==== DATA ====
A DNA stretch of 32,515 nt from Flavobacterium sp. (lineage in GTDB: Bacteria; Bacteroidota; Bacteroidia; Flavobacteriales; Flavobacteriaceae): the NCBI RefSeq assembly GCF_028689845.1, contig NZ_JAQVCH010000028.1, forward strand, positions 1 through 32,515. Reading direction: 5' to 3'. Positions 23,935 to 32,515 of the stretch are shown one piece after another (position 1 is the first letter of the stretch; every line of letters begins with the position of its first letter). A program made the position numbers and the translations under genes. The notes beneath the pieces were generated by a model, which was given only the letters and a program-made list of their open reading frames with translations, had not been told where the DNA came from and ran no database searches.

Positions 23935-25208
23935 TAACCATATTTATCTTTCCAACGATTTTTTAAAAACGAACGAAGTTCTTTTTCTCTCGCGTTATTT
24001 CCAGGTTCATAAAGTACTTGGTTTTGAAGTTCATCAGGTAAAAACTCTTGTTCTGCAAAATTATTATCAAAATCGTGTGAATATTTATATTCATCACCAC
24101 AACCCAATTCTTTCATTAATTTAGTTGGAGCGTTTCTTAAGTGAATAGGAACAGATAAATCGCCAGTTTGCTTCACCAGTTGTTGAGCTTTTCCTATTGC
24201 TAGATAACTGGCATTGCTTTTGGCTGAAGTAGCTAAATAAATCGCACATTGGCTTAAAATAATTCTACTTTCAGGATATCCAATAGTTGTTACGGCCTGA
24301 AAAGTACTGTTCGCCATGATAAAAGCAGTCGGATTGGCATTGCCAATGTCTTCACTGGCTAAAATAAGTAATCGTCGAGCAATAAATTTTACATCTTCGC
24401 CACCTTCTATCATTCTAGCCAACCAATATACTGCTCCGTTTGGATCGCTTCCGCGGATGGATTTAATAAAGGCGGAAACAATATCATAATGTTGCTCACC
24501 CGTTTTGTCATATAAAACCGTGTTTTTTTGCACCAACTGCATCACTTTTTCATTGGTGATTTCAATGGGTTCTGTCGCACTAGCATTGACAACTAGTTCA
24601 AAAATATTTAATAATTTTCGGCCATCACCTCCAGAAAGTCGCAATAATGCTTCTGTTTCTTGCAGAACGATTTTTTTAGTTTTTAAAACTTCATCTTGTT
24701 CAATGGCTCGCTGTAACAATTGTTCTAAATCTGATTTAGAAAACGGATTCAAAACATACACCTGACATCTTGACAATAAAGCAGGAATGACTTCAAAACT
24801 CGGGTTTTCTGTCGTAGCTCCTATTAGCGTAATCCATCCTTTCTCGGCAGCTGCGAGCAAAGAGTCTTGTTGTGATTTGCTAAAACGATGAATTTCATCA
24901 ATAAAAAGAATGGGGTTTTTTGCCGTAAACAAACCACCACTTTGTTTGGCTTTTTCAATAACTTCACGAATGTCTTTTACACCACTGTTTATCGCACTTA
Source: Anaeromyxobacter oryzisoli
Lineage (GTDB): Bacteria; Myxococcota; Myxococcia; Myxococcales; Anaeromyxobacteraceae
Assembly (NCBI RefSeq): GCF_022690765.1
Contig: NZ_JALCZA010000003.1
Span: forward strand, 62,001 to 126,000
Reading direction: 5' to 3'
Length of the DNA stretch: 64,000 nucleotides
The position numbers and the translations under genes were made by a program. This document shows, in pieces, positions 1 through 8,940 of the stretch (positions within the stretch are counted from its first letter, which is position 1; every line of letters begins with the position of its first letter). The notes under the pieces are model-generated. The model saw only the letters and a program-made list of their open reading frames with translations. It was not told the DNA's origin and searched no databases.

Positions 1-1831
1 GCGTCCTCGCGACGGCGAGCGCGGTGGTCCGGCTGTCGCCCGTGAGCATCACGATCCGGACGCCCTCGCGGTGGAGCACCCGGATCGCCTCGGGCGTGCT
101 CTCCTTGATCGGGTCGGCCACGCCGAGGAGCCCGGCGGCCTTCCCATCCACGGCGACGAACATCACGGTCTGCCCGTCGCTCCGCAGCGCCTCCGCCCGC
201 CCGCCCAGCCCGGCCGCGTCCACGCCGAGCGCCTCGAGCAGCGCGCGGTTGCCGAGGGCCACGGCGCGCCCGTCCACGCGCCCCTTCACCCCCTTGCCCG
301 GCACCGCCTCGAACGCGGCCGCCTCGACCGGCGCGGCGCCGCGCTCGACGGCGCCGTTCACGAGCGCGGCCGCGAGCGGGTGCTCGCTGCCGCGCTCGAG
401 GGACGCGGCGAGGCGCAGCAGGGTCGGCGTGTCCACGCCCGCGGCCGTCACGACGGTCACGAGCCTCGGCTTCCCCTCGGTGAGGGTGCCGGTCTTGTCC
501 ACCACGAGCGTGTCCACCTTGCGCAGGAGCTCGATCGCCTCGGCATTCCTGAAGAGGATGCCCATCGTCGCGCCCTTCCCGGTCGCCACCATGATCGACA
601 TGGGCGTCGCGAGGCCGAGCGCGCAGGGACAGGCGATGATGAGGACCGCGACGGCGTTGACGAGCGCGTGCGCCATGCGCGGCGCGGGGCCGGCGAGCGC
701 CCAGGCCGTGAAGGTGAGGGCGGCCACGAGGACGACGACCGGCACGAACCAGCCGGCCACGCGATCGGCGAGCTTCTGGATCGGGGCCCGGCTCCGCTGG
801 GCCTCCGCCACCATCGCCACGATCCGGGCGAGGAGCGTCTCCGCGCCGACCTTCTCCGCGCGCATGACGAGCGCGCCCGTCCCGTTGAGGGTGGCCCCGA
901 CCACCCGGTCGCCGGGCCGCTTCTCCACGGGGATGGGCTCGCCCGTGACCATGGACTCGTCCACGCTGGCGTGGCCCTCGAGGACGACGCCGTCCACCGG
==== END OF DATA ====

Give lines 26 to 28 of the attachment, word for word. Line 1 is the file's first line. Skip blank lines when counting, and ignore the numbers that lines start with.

301 GCACCGCCTCGAACGCGGCCGCCTCGACCGGCGCGGCGCCGCGCTCGACGGCGCCGTTCACGAGCGCGGCCGCGAGCGGGTGCTCGCTGCCGCGCTCGAG
401 GGACGCGGCGAGGCGCAGCAGGGTCGGCGTGTCCACGCCCGCGGCCGTCACGACGGTCACGAGCCTCGGCTTCCCCTCGGTGAGGGTGCCGGTCTTGTCC
501 ACCACGAGCGTGTCCACCTTGCGCAGGAGCTCGATCGCCTCGGCATTCCTGAAGAGGATGCCCATCGTCGCGCCCTTCCCGGTCGCCACCATGATCGACA